– The malignant cells are accompanied by large numbers of non-neoplastic cells (small reactive lymphocytes, histiocytes) and necrotic debris making detection of lymphoma cells more challenging.
– Multiple tissue biopsies may be required to establish the correct diagnosis.
• Inflammatory/infectious conditions (Multifocal choroiditis, bird-shot chorioretinitis, acute posterior multifocal placoid pigment epitheliopathy, multiple evanescent white dot syndrome, Vogt-Koyanagi-Harada syndrome, toxoplasmosis, sarcoidosis, tuberculosis, syphilis, viral retinitis, etc)
– RV lymphoma is the most common cause of masquerade syndrome and should be considered in the differential diagnosis of chronic ocular inflammatory conditions in the elderly.
– VR lymphoma can initially and temporarily respond to steroid treatment with decrease in vitreous cells and improvement of symptoms leading to misdiagnosis of inflammatory condition.
• Choroidal metastasis: Multifocal choroidal metastasis can simulate the sub-RPE infiltrates of lymphoma but lacks the vitreous cellular infiltration.
• Choroidal lymphoma: Is a distinct entity and although most cases present with diffuse homogenous choroidal thickening, some can manifest yellowish–orange multifocal choroidal infiltrates that can be confused with the sub-retinal infiltrates of VR lymphoma. Features of choroidal lymphoma that help differentiate it from VR lymphoma include:
– Can be associated with anterior epibulbar (subconjunctival) extension of lymphoma manifesting as salmon patches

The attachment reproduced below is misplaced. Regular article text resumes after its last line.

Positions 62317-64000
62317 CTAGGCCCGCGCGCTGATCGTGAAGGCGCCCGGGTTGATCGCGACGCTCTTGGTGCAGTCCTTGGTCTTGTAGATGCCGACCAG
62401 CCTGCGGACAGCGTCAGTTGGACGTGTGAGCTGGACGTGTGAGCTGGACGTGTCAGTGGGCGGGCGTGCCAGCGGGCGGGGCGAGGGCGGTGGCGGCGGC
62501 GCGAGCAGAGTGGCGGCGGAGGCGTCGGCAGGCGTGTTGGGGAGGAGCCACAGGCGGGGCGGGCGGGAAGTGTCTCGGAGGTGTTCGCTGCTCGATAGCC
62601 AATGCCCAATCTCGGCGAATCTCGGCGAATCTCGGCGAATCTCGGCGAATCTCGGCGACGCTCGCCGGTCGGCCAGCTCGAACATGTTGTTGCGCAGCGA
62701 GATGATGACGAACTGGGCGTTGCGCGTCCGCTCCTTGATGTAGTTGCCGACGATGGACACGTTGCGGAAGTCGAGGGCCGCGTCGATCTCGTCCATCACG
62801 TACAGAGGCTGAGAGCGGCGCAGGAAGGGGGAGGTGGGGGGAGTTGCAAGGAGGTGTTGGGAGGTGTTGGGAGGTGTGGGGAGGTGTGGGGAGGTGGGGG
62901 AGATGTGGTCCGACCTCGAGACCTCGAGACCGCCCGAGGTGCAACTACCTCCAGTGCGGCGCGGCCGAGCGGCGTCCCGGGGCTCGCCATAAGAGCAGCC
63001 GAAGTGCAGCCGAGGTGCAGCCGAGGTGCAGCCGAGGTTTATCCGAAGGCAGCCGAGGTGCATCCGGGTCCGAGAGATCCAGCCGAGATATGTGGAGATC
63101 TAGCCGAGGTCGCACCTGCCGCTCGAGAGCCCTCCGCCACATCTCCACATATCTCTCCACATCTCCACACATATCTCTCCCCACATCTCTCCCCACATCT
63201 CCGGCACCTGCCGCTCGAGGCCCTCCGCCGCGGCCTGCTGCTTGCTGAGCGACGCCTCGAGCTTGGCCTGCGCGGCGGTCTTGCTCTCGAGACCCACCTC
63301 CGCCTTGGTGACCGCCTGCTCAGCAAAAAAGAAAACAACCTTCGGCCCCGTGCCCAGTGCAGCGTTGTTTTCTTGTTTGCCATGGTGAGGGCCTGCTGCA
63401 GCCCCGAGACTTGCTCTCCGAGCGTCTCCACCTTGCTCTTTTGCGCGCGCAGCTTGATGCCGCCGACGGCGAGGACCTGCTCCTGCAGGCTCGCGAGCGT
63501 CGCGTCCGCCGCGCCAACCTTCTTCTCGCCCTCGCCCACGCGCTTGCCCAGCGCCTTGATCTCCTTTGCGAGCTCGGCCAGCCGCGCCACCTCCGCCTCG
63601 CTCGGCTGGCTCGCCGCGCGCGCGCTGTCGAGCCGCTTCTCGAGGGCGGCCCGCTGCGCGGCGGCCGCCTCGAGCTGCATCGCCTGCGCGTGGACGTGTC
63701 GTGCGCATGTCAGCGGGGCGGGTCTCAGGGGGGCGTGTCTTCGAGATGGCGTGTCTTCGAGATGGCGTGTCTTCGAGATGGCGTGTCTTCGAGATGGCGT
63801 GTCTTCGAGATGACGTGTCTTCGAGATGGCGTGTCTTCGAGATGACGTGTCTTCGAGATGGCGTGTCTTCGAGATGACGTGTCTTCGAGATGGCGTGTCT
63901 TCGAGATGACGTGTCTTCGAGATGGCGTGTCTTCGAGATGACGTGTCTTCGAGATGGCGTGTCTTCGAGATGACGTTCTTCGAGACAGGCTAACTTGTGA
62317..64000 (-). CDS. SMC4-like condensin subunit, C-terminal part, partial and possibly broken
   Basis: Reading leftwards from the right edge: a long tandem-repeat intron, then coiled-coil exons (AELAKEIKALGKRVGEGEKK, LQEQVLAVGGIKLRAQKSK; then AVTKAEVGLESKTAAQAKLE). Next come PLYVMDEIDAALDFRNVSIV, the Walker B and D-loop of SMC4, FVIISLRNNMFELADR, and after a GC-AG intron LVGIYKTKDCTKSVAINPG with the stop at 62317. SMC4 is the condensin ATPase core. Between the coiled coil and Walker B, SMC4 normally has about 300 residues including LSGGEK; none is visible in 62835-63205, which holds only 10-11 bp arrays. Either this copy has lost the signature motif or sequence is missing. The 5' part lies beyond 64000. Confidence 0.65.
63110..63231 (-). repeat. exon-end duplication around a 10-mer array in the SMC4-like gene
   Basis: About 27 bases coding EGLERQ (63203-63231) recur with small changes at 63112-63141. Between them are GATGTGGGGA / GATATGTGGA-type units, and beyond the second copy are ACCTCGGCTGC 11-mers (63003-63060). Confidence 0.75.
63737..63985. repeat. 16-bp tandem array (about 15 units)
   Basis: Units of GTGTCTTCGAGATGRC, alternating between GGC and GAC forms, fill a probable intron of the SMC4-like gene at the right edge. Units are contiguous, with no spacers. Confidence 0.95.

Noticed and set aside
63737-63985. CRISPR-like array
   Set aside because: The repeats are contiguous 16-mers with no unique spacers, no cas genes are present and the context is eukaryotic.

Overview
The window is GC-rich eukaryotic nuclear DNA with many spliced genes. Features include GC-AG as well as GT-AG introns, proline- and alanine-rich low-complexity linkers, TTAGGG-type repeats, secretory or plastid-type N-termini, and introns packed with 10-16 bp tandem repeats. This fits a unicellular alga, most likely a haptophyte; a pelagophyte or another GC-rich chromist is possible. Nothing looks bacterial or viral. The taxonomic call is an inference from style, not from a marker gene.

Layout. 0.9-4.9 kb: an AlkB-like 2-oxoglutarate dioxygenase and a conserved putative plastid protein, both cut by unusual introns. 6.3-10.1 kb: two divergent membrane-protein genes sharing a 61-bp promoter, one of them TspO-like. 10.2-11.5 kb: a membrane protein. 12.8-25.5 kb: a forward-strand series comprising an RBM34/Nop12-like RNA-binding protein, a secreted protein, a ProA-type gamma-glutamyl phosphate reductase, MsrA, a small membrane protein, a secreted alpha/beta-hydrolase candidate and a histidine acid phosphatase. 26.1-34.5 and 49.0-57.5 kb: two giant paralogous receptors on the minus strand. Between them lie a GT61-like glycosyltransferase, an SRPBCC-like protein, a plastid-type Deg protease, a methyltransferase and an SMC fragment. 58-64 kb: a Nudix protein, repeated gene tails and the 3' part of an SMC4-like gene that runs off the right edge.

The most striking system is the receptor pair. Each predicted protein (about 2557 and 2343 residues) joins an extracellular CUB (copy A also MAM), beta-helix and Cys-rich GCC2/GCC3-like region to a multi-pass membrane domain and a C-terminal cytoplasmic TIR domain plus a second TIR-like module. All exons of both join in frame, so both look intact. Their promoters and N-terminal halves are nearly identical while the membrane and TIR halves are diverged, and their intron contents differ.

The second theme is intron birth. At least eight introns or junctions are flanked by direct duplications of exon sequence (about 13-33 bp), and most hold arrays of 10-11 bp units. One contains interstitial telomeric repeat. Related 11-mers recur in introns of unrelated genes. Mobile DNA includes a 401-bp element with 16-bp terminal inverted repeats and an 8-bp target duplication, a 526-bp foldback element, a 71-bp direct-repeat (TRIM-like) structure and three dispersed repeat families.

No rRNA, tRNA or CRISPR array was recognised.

– Does not manifest significant vitreous cellular infiltration
– B-scan ultrasound generally shows acoustically hollow diffuse choroidal thickening with occasional posterior epibulbar (extraocular) extension of tumor. In contrast, eye wall thickening seen on B-scan ultrasonography of VR lymphoma is generally focal and less pronounced with no extraocular extension.
– In contrast to VR lymphoma, which is high-grade and aggressive, choroidal lymphoma is low-grade and slowly progressive with good life prognosis.
– Has no association with PCNS lymphoma but can be associated with systemic non-Hodgkin’s lymphoma, especially in some bilateral cases
• Patients with PCNS lymphoma are usually treated with high-dose intravenous methotrexate (MTX) with or without intrathecal chemotherapy or whole-brain radiation.
– Combined chemotherapy and radiotherapy offers a better life prognosis compared with radiotherapy alone but is associated with high rates of delayed neurotoxicity especially in patients >60 years of age.